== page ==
With limited options from Blogger for templates, customization, and layout choices, Blogger remains a bit dated when it comes to appearance and design.
WordPress Blog Design Options
There are thousands of free and premium themes available in WordPress, making it much easier to choose the ideal theme for your WordPress blog.
WordPress themes are available for virtually any type of website that you can think of, so no matter what your side is about, you’ll be able to choose from a range of high-caliber themes that allow for plenty of modifications.
There are not only thousands of themes, but thousands of those themes are free. If you’re looking for more options, you can work with a third-party theme provider such as Astra Themes, TemplateMonster, Themify, and others.
Additionally, you can create your own custom WordPress themes, no code required.
Again, looking at WordPress vs Blogger, there’s a clear distinction in appearance and design options.
WordPress vs Blogger winner: WordPress.
Security – WordPress vs Blogger
Security is another key component in our WordPress vs Blogger debate. You want to ensure that your blog will remain safe even in the event that your site gets blacklisted or hacked. If not, you may lose months, or even years, of your hard blogging work.
Security in Blogger
Because Blogger’s platform is provided by Google, you have peace of mind knowing that your blog is taking advantage of Google’s secure platform. You won’t have to deal with things such as managing server resources, securing your blog, or creating backups.
The one downside here, though, is that if Blogger goes down, your site also goes down, so you have zero control over downtimes. All Blogger sites go down when the main domain is down. You can’t recover or access your blog if the site is down.
Security in WordPress
WordPress is secure on its own, but because it’s a self-hosted solution, you are ultimately responsible for securing your site and creating backups.
This may sound disappointing, but WordPress makes it easy through the use of effective and expansive plugins that do all of the heavy lifting.
WordPress vs Blogger winner: Tie.
Support – WordPress vs Blogger
As we continue the discussion on WordPress vs Blogger, it’s time now to move on to support. If you get stuck while creating your blog or new posts, you may need some help along the way. Let’s find out what type of support both options offer.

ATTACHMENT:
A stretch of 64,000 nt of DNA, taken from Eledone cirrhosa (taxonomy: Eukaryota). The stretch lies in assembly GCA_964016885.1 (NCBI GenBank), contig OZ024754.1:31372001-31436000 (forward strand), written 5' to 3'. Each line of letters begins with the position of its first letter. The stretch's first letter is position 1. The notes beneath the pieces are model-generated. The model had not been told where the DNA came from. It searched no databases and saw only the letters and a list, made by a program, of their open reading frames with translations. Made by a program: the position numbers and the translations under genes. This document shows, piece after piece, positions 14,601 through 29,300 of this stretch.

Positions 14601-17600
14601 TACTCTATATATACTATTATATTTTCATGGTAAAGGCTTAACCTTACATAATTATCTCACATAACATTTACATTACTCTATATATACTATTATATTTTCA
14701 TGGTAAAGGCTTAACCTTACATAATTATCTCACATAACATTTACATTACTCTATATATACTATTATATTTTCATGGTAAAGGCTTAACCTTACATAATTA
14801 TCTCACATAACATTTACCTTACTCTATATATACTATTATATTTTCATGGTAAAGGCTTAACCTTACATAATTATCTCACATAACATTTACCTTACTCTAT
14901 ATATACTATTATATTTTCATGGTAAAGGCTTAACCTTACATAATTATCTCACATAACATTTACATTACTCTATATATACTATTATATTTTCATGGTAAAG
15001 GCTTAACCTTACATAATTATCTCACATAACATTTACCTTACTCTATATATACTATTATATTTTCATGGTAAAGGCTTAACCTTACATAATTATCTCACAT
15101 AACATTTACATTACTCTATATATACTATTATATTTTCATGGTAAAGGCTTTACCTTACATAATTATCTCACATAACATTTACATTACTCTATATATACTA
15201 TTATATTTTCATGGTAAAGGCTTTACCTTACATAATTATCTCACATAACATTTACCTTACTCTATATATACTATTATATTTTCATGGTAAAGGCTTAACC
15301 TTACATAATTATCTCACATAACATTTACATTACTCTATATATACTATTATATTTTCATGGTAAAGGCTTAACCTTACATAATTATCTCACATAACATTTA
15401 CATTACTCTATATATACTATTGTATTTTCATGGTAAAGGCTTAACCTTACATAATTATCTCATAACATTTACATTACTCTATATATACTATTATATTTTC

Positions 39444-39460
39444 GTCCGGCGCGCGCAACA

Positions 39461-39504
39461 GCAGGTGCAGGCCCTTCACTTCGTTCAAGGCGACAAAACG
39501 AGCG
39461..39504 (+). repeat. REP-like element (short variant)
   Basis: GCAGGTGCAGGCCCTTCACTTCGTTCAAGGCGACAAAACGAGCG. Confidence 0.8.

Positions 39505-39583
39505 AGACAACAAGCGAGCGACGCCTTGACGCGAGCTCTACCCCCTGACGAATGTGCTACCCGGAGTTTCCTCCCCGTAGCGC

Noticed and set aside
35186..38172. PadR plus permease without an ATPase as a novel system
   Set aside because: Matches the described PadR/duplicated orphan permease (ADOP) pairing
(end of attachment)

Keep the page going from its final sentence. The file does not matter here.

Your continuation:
Support options are limited for Blogger. There is some basic documentation provided and a user form, but that’s pretty much it. There is a Help icon in the top right corner that allows you to search for topics and find related documentation, but options are very limited.
Blogger is a free service, so it simply isn’t feasible for Google to provide one-on-one user support.
WordPress also offers an array of documentation and forums, but the support is much more robust for WordPress. There are Q&A forums for each theme and plugin on WordPress as well as a comprehensive knowledge base for users to find information about getting started, installing WordPress, basic usage, admin, customizing, maintenance, security, advanced topics, and troubleshooting.
Because WordPress is a self-hosted blog platform, you can also get support from your WordPress hosting provider and support from any paid WordPress plugin providers.
If that’s still not enough, there are literally thousands of online tutorials created by WordPress developers and you can find countless tutorial videos via YouTube as well.
All in all, WordPress has a much larger community of support and due to the nature of the platform, you have more resources and avenues to get help.
WordPress vs Blogger winner: WordPress.
Future – Blogger vs WordPress
If you want your blog to continue to expand, the future of the blogging platform you choose is important. We’ll now consider in our WordPress vs Blogger comparison where each platform may be going in the next year, five years, and beyond.
Your Blog’s Future on Blogger
Blogger hasn’t seen any major updates in quite some time. Not only that, Google has proceeded to remove some popular services over the years, including Google Reader, FeedBurner, and Google Adsense.
At the end of the day, the future of Blogger is completely dependent on what Google decides to do, and they are within their right to shut it down when they see fit. As it can be tough to predict what decisions Google will make, your blog hinges on the unknown.
Your Blog’s Future on WordPress
WordPress isn’t dependent on any one company or individual; it’s managed by a community of both developers and users because it is open source software. If you’re curious about the course of WordPress over the years, check out WordPress History.